Moving Day… in a Toyota Yaris??
I’ve always been a fan of the basic stock car, especially the hatchback. With the sporty upscale hardware that we get to drive regularly, I realize this is a bit of an oxymoron.
This weekend featured numerous oxymora. Youngest daughter is moving houses in the small town where she attends university. Oxymoron #1: Spring Moving Day in April. Spring? I think not. A strong north wind howls. Temperatures hover at 0 Celsius. Black-laced clouds threaten snow. I’m helping with the move but first there’s a two-and-a-half-hour road trip to get to her place.
Oxymoron #2: The vehicle with which I’m completing the manly moving mission is a 2012 Toyota Yaris.
Kind of like bringing a knife to a gun fight.
Toyotaclaims the all-new Yaris has a muscular and aggressive stance. I maintain it’s small and cute. But it does have attitude. I think it will hold its dignified own in a gun fight.
For 2012, the Yaris has a longer wheelbase, a 14.5-centimetre longer rear cargo space and a hatch opening that’s two centimetres wider than its predecessor. This is a good thing because, during the move request from Daughter, there was a distinct murmur of ‘bookshelf’ and ‘couch’. Ouch. Again with the knife at a gun fight.
But both back seats fold down (not quite flat), so we’ll give it the old college try.
My tester is the five-door LE model, basest of the base except this one has the convenience package which includes power windows, cruise control and keyless entry. This ups the base price to $16,990 from $13,990.
The Yaris is slightly more expensive than its similarly-equipped competitors, namely the Honda Fit, Hyundai Accent, Kia Rio, Ford Fiesta, Chevrolet Sonic and Mazda2. I think where the Yaris would fall short would be in competing with the bold, funky and feisty looks of some of its competition.
But there is something to be said for retaining resale value and here, besides the Honda, the Yaris would probably win. So if I were the owner of this Yaris, I could afford to indulge in my guilty habit. Oxymoron #3: Starbucks for the road.
The expensive frothy beverage fits nicely in one of three cupholders. I’m on my merry way with the 1.5-litre four-cylinder engine that pumps out 106 horsepower. The five-speed manual transmission makes it fun to drive. And I didn’t really miss a sixth gear. Too much.
I like the big fat climate control knobs in the centre of the dashboard, the placement of the cruise control stalk on the right side of the steering column and the bold print that tells me exactly how to set and adjust the speed.
The side mirror controls are another ‘like’. The large square button sits on the dash just above my left knee and clearly displays the words MIRROR/LEFT/RIGHT.
The steering wheel’s slightly straightened bottom edge gives it a sporty feel. Toyota’s advertising states ‘Epic Design’ and, for the most part, I agree. Seats are comfortable but the driver’s seat may benefit from an armrest for longer roadtrips.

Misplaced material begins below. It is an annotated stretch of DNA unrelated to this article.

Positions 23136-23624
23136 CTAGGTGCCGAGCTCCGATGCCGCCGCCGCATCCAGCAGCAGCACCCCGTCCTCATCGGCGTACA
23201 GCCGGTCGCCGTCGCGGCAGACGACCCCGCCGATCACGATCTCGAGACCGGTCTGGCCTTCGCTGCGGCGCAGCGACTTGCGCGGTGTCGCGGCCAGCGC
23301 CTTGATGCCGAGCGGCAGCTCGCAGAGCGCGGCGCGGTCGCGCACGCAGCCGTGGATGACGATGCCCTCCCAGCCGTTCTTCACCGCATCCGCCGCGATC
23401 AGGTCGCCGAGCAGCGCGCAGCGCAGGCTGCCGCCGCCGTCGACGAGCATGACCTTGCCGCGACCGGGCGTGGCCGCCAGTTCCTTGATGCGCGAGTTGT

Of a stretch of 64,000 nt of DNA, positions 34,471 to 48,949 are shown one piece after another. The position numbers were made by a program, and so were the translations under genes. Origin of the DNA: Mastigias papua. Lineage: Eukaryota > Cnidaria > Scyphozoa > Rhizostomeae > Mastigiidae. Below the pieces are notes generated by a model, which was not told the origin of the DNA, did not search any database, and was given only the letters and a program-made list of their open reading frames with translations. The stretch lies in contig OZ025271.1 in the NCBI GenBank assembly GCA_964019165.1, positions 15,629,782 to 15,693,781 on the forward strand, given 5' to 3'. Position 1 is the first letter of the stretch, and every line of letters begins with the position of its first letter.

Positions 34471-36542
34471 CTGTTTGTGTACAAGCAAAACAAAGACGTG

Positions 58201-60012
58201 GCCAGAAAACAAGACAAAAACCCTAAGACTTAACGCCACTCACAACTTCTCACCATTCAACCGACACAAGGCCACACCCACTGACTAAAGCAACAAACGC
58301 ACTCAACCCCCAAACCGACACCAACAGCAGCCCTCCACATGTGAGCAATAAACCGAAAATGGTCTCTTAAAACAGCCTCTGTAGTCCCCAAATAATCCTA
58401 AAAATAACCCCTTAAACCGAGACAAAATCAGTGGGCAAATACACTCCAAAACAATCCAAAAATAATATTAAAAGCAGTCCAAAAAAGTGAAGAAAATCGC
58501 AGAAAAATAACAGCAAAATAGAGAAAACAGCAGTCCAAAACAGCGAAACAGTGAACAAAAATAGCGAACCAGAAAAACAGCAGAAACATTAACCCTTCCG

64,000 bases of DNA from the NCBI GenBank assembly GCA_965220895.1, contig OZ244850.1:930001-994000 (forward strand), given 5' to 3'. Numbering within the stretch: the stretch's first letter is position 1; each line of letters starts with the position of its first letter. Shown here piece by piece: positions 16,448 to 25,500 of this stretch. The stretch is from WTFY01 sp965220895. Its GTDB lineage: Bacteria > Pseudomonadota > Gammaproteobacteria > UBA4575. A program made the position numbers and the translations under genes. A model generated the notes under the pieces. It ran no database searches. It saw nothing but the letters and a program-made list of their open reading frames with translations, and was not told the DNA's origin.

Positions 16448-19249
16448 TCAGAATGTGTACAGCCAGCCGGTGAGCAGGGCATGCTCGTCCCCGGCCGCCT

The instrument panel is un-convoluted: a push of a knob cycles through the multi-information display options, giving A and B trip odometer readings, fuel economy, distance to an empty tank and average speed — simple.
The tank is full when I start. Back in the driveway, 450 kilometres later, I still have a 130-km range. My average fuel economy on the outbound, with no cargo, is 6.4 l/100 km. Transport Canada gives the Yaris ratings of 6.6 city, 5.2 highway, 6.0 combined. My return journey reads 7.0 l/100 km but the headwind is palpable and the Yaris is loaded with stuff that falls into Daughter’s can’t-deal-with-this-right-now category.
Toyotaclaims ‘Epic Safety’ with its best-in-class nine airbags. There is a bit of road wander at speeds of around 115 km/hr but that could be the epic wind out here today.
The 2012 Yaris has improved interior space than the previous generation and this brings us to Oxymoron #4. Four volleyballers plus me need a Moving Day lunch break. The girls look perplexed when they see their ride to a downtown sandwich shop. One whispers: ‘It looks like a clown car!’
But the Yaris handles the tall ladies with no scraping of heads on the ceiling and adequate leg room. Even though a major road trip for five is not in our future, the micro urban road trip is deemed a success.
Well, except for a couple of wrong turns, U-turns and tight squeezes, whereupon Hungry Daughter, through clenched jaw, hisses, “Mom, what are you doing?”.
With irritating cheer, I reply: “Why, I’m trying out the Yaris’ best-in-segment turning radius.”
The Oxymoronic Moving Day is almost at an end. Boxes have been schlepped, shelves have been set up, books have been lugged, dishes, pots and pans transferred.
I reckon the Yaris fulfilled its mission although the couch didn’t fit. I reason the distance from old house to new digs is about 9/10th of a kilometre. Isn’t that what Daughter’s varsity athlete friends are for? Hoist that couch and get walking!
And I’ll set the 2012 Toyota Yaris on cruise control and get home, in epic style.